women and girls
Evidence reveals that women and girls--especially women and girls of color--are overrepresented in the commercial sex trade
"Girls and women of color are experts on their own lives -- our role is to listen to them."
While women's empowerment is crucial, girls' empowerment is also one of the most promising strategies we have to achieve sustainable development. Ensuring that girls are healthy, educated, and enabled to speak out for their own rights is key to creating a better world - for girls, their families, communities, and countries.
Indeed, women and girls make up more than half the world's population and are often more deeply impacted than men and boys by poverty, climate change, food insecurity, lack of healthcare and global economic crises.
An epidemic sweeping across southern and eastern Africa reminds me of a hard truth in public health: diseases thrive in places where there is inequity and lack of opportunity. That epidemic -- HIV among adolescent girls and young women -- is threatening to roll back many gains made in the fight against HIV in the past 15 years.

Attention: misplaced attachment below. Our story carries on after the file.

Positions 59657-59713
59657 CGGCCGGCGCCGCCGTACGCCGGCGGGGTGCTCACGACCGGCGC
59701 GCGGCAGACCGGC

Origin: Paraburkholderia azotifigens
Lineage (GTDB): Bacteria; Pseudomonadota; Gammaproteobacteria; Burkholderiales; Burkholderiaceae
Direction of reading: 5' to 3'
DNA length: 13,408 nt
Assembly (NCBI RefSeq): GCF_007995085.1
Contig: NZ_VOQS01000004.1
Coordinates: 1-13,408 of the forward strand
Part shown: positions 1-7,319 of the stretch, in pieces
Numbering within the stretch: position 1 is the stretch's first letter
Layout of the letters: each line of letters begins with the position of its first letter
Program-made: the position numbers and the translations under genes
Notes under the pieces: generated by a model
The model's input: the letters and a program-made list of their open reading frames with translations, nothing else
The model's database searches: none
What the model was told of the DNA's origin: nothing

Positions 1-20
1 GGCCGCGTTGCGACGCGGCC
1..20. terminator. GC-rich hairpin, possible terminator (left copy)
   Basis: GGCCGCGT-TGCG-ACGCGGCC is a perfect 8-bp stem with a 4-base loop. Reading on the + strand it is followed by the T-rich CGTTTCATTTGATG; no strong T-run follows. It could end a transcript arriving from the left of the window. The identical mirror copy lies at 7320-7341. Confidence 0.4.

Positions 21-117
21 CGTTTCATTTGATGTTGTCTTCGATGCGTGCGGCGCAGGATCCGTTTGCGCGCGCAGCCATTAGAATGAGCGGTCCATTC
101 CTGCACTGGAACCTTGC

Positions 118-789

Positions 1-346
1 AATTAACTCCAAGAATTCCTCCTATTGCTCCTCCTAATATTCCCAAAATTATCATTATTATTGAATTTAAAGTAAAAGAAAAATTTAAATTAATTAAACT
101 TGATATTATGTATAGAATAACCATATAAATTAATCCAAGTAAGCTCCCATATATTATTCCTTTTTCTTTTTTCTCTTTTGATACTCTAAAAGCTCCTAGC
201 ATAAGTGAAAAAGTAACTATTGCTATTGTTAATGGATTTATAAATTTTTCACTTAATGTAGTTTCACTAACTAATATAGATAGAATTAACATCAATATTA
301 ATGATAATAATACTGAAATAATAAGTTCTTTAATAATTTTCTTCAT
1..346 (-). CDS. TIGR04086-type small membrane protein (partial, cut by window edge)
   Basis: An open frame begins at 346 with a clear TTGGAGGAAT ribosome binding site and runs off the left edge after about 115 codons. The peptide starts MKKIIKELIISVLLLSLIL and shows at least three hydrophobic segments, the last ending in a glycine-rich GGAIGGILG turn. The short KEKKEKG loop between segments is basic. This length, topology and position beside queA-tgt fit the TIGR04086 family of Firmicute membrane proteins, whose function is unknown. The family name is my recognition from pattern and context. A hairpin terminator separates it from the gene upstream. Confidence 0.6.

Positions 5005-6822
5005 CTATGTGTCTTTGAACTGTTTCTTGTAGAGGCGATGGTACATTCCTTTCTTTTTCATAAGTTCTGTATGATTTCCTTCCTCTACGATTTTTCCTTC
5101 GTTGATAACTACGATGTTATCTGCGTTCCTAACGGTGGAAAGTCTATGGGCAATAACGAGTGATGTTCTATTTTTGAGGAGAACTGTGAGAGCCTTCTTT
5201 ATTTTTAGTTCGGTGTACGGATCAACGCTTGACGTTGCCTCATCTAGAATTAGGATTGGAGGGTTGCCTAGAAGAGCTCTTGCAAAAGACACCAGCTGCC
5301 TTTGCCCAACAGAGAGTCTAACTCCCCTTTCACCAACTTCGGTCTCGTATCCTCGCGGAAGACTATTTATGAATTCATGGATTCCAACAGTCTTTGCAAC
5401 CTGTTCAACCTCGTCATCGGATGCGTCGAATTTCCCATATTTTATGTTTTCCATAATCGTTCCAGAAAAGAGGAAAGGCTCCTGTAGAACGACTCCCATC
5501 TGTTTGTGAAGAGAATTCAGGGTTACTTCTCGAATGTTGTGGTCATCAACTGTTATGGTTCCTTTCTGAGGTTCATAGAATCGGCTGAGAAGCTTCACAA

What lies ahead is even more exciting. The acknowledgment that investments in girls and women are not only important, but the bedrock for sustainable development and progress for all, has never been higher. There is an enormous momentum right now.
There is nothing wrong with having HIV. I tell people that I love myself and that I am not less because of HIV. And as an HIV advocate, I help other women living with HIV deal with the disease, and make sure they know that it is not the end of the world.
“The roots of patriarchy are so deep, that you cannot uproot them. So what do you have to do? Cut off its every branch.”